Also, I don't paint and draw the stuff I do with sales in mind. Maybe I should? Don't know... What I do know is that, as an artist, I should try my best to bring my own visions to life. There are enough great artists out there painting and drawing that angry stuff far better than I ever could. If anything, I'd like to be instrumental in drawing forth more positive emotions with my own stuff.

3. Which fantasy movies had the strongest influence on you as a kid?

        Wow, great question...

  • The Lion, the Witch and the Wardrobe
  • The Never Ending Story
  • Beastmaster (the original one). That had a lot going for it, Marc Singer was great.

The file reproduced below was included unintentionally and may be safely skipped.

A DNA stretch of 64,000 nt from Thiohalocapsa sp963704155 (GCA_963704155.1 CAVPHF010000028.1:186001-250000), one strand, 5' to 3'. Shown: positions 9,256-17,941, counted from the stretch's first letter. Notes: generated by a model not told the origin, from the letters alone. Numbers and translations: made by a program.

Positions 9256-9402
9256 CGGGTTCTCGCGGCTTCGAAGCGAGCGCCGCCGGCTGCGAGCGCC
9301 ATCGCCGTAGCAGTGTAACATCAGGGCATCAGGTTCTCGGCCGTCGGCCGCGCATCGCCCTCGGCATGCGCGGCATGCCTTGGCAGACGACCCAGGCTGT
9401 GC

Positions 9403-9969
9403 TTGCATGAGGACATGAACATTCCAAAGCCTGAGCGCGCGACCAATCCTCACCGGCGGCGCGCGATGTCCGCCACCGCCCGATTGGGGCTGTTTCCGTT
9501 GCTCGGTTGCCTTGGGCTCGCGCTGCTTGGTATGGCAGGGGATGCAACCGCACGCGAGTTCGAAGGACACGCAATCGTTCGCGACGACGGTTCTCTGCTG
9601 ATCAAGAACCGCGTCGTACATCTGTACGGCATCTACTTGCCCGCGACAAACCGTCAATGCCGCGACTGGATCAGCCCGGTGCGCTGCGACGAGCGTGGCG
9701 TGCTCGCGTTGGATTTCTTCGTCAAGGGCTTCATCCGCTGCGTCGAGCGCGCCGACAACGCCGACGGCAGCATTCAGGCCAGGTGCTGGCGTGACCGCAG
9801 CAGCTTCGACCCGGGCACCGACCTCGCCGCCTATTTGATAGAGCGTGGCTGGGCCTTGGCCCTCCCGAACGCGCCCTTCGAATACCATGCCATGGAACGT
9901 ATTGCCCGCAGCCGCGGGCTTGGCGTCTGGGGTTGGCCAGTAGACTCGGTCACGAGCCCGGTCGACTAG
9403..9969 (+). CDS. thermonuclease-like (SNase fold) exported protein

• Conan the Barbarian
  • Willow
  • The Princess Bride
  • Labyrinth

These were the movies that probably had the most impact on me.

4. As an artist who draws inspiration from the natural world, do you find the Australian bush as inspiring for fantasy work as say, a European wood? What elements of the Australian environment find their way into your art?

        My apologies to any Australians reading this, but no. I don't think I'll find anywhere in the world that inspires me as much as the landscape in say, Cornwall or Wales or Scotland... New Zealand comes very close, I 'feel' a special connection with the land in the UK, spent the first 30 years of my life there.

        What elements find their way into my art? The trees, the green, those little streams that trickle through the woods and into those old rustic towns. I've spent many years of my life in and around those places and the memories (and experiences) will stay forever with me.

5. Your black and white lineart is exquisite. How did you end up specializing in this particular form?